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Dec 2, 2018 | Diaspora News

Siamese Twins-Girls Make Strong Impression After They Left Clinic

Siamese twins: Nima and Diwa had grown together on the upper body.
Siamese twins: Nima and Diwa had grown together on the upper body.

Two and a half weeks after the separation of Siamese twins from Bhutan, the two girls were released from hospital in Australia.

The two separated Siamese twins Nima and Dawa were able to leave the Royal Children's Hospital in Melbourne on Monday. Chief surgeon Joe Crameri expressed his satisfaction with the recovery: the scars healed well, the 15-month-old girls made a "strong" impression and were already "cheeky".

Twins have to learn to sit alone
"It's incredibly rewarding to see how these two girls have recovered and how they interact now," Crameri said. The names, Nima and Dawa meaning "sun and moon", is to enjoy the joy of being young, the joy of the new and the joy of experiencing the world as separate people. Now they can start acting independently and moving independently, and we've seen them gain in confidence and strength over the past few weeks.

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The Siamese twins Nima and Dawa after a successful operation, the two girls are now separated and can act independently.

The girls are now to move with their mother to a city north of Melbourne, where the charity Children First Foundation has a facility. The twins now have to learn to sit alone, later to stand alone. When they return to their homeland is not yet clear.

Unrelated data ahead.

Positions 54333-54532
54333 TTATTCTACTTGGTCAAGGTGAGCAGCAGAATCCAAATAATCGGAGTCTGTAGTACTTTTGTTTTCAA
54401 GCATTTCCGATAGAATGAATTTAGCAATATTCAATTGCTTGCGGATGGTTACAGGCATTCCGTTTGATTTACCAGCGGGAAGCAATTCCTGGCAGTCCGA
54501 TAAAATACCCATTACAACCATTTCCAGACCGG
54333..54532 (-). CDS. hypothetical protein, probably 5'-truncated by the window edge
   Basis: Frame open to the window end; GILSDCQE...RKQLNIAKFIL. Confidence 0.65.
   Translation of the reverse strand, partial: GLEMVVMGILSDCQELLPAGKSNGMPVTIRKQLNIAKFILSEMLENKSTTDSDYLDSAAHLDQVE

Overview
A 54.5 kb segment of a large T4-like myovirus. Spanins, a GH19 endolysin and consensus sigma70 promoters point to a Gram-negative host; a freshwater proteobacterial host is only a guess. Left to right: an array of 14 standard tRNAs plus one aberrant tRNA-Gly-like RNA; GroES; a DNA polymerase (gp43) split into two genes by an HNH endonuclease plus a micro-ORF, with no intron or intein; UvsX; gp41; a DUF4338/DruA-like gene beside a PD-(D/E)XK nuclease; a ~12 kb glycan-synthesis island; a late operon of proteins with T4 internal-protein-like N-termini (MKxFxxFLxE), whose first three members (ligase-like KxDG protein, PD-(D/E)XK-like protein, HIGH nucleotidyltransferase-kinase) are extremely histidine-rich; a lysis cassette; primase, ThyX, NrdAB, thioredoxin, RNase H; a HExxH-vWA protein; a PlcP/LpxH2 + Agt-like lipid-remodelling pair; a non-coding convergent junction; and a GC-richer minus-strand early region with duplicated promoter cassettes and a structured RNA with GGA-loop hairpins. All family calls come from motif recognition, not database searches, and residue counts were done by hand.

Siamese twins were separated in six-hour surgery

The twins, who had grown together on the trunk, had been separated in Melbourne on 9 November during a six-hour operation. They had come to Australia because there are no doctors in the poor Himalayan kingdom of Bhutan who could have done the surgery. The two girls were first pimped up to be fit for the complicated operation.

As Siamese twins medicine refers to an aberration that develops in the womb at very early stages of development. Some babies only grow superficially, others share organs or limbs. The phenomenon is named after Chang and Eng Bunker, who were born in Siam in 1811, largely today's Thailand and remained together throughout their lives.

Francis Tawiah (Duisburg - Germany)

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